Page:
Dr Joshua Thomas

Academic Background

I attended state school in Birmingham before coming to Oxford to study Classical Archaeology and Ancient History. After completing my doctorate in 2016, I held the Lavery-Shuffrey Early Career Fellowship in Roman Art and Archaeology at Lincoln College for four years. I then moved to Munich for a two-year Alexander-von-Humboldt Fellowship, before returning to Oxford as Departmental Lecturer in September 2022.

Research Interests

My research focuses on the historical interpretation of the art and visual cultures of the Graeco-Roman world. I am currently working on my second monograph, which will examine the settings and functions of high-grade animal statues during antiquity, from Archaic Greece to Imperial Rome. I am also a member of the excavation team at Aphrodisias in Turkey, where I work on Roman sculpture.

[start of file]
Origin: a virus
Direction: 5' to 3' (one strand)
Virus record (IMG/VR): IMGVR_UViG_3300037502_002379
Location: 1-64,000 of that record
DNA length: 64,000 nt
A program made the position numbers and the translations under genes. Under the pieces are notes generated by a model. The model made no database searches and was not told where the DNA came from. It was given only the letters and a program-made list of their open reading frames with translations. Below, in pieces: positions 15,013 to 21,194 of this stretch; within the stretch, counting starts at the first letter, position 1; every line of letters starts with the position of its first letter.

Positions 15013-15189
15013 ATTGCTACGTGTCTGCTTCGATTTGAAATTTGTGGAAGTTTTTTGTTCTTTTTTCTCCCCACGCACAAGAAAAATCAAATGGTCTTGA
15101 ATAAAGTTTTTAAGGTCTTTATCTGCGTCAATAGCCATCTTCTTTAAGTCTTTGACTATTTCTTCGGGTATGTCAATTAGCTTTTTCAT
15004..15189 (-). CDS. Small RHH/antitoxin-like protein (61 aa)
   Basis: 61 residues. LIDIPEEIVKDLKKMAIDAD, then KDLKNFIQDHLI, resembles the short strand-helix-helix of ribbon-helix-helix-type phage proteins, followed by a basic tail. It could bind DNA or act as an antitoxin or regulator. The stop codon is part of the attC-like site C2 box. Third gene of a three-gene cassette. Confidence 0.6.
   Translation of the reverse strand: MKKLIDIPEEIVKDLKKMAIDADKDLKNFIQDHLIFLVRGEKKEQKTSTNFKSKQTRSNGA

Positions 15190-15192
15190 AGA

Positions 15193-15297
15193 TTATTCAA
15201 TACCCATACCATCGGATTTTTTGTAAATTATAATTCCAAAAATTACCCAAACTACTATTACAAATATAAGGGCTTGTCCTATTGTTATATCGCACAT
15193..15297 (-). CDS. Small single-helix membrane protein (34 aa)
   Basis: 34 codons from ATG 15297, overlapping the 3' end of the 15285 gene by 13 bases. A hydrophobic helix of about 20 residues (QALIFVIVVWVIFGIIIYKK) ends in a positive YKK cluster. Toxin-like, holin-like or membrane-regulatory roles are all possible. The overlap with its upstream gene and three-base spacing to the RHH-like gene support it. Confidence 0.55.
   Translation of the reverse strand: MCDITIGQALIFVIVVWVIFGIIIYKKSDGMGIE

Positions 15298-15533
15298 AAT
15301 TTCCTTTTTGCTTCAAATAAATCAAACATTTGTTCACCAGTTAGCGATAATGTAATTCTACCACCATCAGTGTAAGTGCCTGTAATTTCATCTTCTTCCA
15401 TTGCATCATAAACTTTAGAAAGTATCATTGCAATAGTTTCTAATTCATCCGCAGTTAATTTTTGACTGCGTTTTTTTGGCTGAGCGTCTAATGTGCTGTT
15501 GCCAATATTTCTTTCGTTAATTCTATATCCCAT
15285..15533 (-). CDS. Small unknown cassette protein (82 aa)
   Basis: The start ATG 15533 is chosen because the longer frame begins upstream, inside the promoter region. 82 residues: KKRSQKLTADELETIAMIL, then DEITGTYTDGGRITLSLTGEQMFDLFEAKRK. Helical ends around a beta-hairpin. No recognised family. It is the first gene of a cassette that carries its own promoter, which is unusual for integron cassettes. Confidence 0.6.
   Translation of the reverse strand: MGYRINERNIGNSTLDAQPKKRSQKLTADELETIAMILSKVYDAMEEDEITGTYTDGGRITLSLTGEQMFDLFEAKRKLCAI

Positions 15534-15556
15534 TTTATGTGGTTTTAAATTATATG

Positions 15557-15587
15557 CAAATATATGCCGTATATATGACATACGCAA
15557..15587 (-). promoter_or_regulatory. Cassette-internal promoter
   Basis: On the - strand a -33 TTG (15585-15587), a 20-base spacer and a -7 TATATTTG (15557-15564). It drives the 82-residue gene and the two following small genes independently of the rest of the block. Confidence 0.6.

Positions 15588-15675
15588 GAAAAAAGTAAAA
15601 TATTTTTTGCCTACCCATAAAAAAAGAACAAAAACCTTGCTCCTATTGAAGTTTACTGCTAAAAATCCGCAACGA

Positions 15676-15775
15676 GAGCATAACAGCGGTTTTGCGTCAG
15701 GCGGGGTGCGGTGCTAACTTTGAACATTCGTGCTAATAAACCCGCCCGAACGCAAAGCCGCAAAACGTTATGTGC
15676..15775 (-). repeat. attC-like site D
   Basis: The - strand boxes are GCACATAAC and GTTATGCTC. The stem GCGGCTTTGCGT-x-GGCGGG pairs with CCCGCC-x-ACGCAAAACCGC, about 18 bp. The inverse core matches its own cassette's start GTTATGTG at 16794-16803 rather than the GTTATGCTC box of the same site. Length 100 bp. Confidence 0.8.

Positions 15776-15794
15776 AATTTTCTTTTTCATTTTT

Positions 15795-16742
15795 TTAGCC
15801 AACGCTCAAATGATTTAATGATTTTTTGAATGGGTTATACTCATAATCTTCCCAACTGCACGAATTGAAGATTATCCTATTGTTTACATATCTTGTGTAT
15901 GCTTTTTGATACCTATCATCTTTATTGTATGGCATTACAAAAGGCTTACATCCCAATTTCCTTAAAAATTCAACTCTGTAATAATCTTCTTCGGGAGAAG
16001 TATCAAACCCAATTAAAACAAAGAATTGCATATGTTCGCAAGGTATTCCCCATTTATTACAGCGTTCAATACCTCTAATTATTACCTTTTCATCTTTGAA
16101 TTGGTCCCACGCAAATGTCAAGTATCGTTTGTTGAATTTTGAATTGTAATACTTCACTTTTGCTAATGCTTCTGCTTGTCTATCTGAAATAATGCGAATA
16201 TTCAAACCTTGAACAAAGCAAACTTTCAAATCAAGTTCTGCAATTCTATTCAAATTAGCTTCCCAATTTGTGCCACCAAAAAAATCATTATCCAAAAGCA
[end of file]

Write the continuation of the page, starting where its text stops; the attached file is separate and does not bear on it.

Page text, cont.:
Research Keywords

Ancient material and visual culture; Greek and Roman sculpture; Hellenistic art and archaeology; intersection of art and science during antiquity


I have taught the following undergraduate papers: Greek Sculpture, 600–300 BC; Greek Art and Archaeology, 500–300 BC; Hellenistic Art and Archaeology, 330–30 BC; Rome, Italy and the Hellenistic East, c. 300–100 BC; Art Under the Roman Empire, AD 14–337; Texts and Contexts.


Full Publications: Dr Joshua Thomas Publications 2022

Selected Publications:

Forthcoming    ‘The Colossal Figural Consoles of the Hadrianic Baths at Aphrodisias’, Istanbuler Mitteilungen 72

2022               ‘The Ptolemy Painting? Alexander’s ‘Right-Hand Man’ and the Origins of the Alexander Mosaic’, Journal of Roman Archaeology 35.1, 306–321.

2021                Art, Science and the Natural World in the Ancient Mediterranean, 300 BC – AD 100, Oxford Studies in Ancient Culture and Representation, Oxford: Oxford University Press.

2019                ‘The Illustrated Dioskourides Codices and the Transmission of Images during Antiquity’, Journal of Roman Studies 109, 241–273.

2018                ‘The Statues of the Cyclops«: Reconstructing a Public Monument from Aphrodisias in Caria’, Istanbuler Mitteilungen 68, 143–172.